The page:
The night before.


I spent the best part of my 20s living by the mantra of ‘sleeping’s cheating’, choosing to stay up and party the weekend away without a care in the world.  I always joke with my friends that no matter how many late nights you had when you were younger nothing prepares you for the forced wakefulness of parenthood.

Nowadays, sleep evades me for totally different reasons.  I’ve not slept a full night for around 18months (more than 6 hours in a row).  Pregnancy, newborn and a teething baby as well as the thoughts, scenarios, conversations and arguments I’m having with myself and others about Jack’s relapse.  Given the sleep deprivation and the fact the baby is currently sleeping, I should be in bed too.  I need to make sure the wheels stay on so this blog entry is short.

My mind races with questions;

I wonder whether we will see any new side effects?

Will he be able to go to school normally?

How will we both manage work, business and other interests?

How is it all going to effect the baby? Can I get her weaned from breastfeeding in a weekend without causing her psychological damage?!

What are we going to do about our holidays?

Shall we buy a new car that’s easier to get in and out of?

Are we right to adopt this ‘crack on’ approach or are we not being serious enough about what it all means?’

Has that kid at the farm with the rosey cheeks got ‘slapped cheek syndrome’ and if he has will Jack get it and will it stop him from starting the cycle?

Could we have done anything to stop it from reactivating?

I could go on.

If you have thought of a question the chances are I have too and have probably googled it at some point.  One that has crept up a few times is whether LCH is hereditary (meaning passed through the parent’s genes).  No, its not.  We don’t need to get the baby tested or anything, there have been some cases of family members with the same diagnosis but we are talking about a rare disease. 4 IN A MILLION.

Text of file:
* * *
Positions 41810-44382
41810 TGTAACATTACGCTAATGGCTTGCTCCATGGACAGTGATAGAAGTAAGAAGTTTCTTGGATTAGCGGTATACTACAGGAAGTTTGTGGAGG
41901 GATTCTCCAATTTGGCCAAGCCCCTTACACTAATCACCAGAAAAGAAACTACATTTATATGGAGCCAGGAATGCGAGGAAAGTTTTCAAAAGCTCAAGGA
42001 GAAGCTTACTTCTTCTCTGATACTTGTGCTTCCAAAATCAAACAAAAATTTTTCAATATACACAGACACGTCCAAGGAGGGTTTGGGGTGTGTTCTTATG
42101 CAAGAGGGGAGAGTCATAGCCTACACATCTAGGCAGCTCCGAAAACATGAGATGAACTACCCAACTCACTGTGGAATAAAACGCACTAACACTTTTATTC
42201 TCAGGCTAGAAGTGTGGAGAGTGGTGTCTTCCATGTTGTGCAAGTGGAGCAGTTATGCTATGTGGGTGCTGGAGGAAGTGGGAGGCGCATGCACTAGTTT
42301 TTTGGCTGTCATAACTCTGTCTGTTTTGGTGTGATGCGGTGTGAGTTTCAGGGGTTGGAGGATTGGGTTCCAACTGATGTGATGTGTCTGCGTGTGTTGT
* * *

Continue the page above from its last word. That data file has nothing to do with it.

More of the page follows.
We have used this fact to put a positive spin on the situation;

“Wow Jack; 4 in a million, do you know how SPECIAL that makes you?”

The truth is, kids his age want to fit in rather than stand out, we need to help him understand that it’s OK to fit in and stand out at the same time.

Back to task ahead, the bags are packed (overnight stuff sorted ‘just in case’).

It is a strange feeling to want a day to never come but hurry up at the same time.

We get to taste our ‘new normal’ from tomorrow and we can start the countdown to ringing the end of treatment bell, something which Jack is really looking forward to.

Let the battle commence.

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I'm a 34 year old Mum of two from Liverpool. My son Jack was diagnosed & successfully treated for a rare blood cancer called Langerhans Cell Histiocytosis in 2014. He has recently relapsed so I have decided to share the journey. My reason for being so open this time round is three fold; I want to raise awareness of childhood cancer, I want to reach those parents & families who are just getting a diagnosis & (selfishly) I find writing therapeutic and feel that sharing the story will help me get my own head around things.

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